BERLIN – Members of the town’s historic district commission praised façade plans for a Main Street building this week.
The commission approved Councilman Troy Purnell’s plans to improve the façade of his building at 116 N. Main St. on Wednesday. Several members expressed excitement upon learning that the modern building would be getting a historic look to match its neighbors.
“I’m delighted,” commission member Mary Moore said. “It’s like the last piece of the puzzle on that side of the street.”
Purnell presented the commission with drawings illustrating his plans to add a brick veneer to the front of the stark building as well as copper flashing and other minor accents.
“I’m just over the moon,” said Carol Rose, chair of the commission. “Main Street is going to be so beautiful.”
Commission member Laura Stearns agreed.
“I can’t even think of anything I’d change,” she said. “When I opened the packet and saw it, I was thrilled.”
Though commission member Robert Poli questioned the use of brick veneer as opposed to solid brick, Purnell explained that the cost and the weight of brick prevented him from pursing it. In addition to being more expensive than brick veneer, solid brick would be too heavy for the façade.
Rose pointed out that the building, built in 1990, didn’t have the historic value its neighbors did.
“That building is not 1897 like Fathom is,” she said. “What’s there now is not historic.”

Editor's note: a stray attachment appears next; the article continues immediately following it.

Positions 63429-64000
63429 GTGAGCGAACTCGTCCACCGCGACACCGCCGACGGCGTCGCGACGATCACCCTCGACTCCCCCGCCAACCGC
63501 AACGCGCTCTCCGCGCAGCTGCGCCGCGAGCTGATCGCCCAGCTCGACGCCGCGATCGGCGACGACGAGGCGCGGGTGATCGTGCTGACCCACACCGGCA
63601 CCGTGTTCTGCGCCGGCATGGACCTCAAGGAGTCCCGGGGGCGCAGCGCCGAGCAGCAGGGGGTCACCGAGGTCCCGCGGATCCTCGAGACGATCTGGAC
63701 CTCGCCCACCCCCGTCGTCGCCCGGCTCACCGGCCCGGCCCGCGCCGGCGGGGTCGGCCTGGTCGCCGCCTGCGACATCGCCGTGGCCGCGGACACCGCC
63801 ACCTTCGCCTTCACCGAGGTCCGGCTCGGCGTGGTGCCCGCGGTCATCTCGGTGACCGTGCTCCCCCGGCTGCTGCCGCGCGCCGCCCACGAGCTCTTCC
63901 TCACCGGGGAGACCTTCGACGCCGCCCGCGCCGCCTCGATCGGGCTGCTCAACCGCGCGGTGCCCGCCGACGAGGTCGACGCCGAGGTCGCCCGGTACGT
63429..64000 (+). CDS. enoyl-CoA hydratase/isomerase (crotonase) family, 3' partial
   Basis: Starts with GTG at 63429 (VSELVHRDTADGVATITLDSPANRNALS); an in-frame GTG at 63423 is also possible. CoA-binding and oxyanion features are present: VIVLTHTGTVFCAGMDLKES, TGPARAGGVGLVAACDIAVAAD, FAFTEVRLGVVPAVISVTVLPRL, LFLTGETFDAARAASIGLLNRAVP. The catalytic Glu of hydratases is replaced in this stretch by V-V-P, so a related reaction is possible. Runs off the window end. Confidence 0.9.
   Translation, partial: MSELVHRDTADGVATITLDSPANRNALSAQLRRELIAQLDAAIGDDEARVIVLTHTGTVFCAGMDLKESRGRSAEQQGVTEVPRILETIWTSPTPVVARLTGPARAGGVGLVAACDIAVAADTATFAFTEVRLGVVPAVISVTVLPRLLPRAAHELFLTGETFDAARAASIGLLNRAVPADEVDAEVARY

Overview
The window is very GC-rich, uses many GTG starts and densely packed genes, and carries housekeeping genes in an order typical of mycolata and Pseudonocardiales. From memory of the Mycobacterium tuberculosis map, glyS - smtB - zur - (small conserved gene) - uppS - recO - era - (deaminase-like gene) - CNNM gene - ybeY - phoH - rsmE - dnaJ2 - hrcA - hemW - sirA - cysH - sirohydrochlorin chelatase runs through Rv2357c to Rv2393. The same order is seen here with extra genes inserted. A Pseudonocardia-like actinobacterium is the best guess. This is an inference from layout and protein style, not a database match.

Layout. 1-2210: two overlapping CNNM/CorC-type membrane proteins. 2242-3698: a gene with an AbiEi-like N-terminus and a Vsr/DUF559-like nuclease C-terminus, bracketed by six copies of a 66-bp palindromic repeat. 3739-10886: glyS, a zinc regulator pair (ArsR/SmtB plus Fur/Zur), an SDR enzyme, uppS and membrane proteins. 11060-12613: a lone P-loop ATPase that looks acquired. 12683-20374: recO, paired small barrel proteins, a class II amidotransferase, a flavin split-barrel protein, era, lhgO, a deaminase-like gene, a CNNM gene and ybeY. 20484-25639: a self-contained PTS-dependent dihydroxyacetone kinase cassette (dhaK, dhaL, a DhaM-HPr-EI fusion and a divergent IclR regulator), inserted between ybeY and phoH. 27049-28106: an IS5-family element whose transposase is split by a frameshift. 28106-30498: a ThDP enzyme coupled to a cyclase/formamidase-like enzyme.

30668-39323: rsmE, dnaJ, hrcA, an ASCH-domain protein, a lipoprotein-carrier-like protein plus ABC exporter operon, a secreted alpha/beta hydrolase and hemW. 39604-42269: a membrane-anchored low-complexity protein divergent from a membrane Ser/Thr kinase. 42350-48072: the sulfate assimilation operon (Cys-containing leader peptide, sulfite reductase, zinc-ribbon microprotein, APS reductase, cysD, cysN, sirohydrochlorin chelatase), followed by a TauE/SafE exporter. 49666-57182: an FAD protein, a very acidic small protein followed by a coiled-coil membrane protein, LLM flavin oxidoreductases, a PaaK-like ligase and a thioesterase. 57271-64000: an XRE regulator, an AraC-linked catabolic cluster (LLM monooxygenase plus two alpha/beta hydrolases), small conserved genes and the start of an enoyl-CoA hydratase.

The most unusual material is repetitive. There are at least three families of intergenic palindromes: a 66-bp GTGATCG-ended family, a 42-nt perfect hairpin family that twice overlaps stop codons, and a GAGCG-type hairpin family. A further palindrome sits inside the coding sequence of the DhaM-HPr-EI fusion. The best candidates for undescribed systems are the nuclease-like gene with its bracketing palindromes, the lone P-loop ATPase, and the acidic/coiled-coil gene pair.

Purnell told the commission that following Wednesday’s approval he would be getting prices for the work. He plans to wait until fall to begin the renovation, however, so as not to disrupt Main Street during its busy summer season.
Another project approved by the commission this week was the installation of new doors and some fencing at the building formerly home to the Berlin Coffee House. John Fager, the building’s landlord, presented the request.
Moore praised the changes.
“Anything’s going to look better John,” she said. “That always was an unattractive part of the street.”
Bryan Brushmiller, who will be opening The Burley Oak Café in the building, quickly gained the commission’s approval for the sign he’d be installing. It will be wood and will be in the same spot the coffee house sign was. When asked about the business, Brushmiller said he frequented coffee houses on his travels and wanted to keep this one going.
“We’re taking over the coffee shop and we’re going to put a brewery inspired flair on it,” he said. “There’s usually a café in small towns. We really enjoy the different types of beverages.”
On Wednesday, the commission also considered a request from Lisa Hall, proprietor of the Berlin Butcher Shop, to install an ATM on the shop’s exterior wall. Hall wants to install the 19- by 26-inch machine to the right of the shop’s entrance.
“It really won’t be that noticeable,” she said.
Hall said she had realized during the town’s special events that many people wanted to withdraw cash to spend and that the town only had one ATM inside Taylor Bank.
“It runs out of money and it’s not handicap accessible,” she said.
While Stearns said she agreed the town needed another ATM, Poli said he did not think it belonged in the historic district.
“It destroys the look,” he said, “the curb appeal.”
Commission member Betty Tustin praised the improvements Hall had made to the building but said she had questions about how the ATM would impact the butcher shop’s parking area and how it would be lit. She suggested Hall consult with Police Chief Arnold Downing about the ATM.
“I’d like to have his input,” Tustin said.
She also pointed out that Taylor Bank’s ATM was accessible by wheelchair, something she knew firsthand after visiting it with her daughter.
The commission agreed to table Hall’s request until next week to provide commission members time to visit the building and for Hall to consult with the police chief.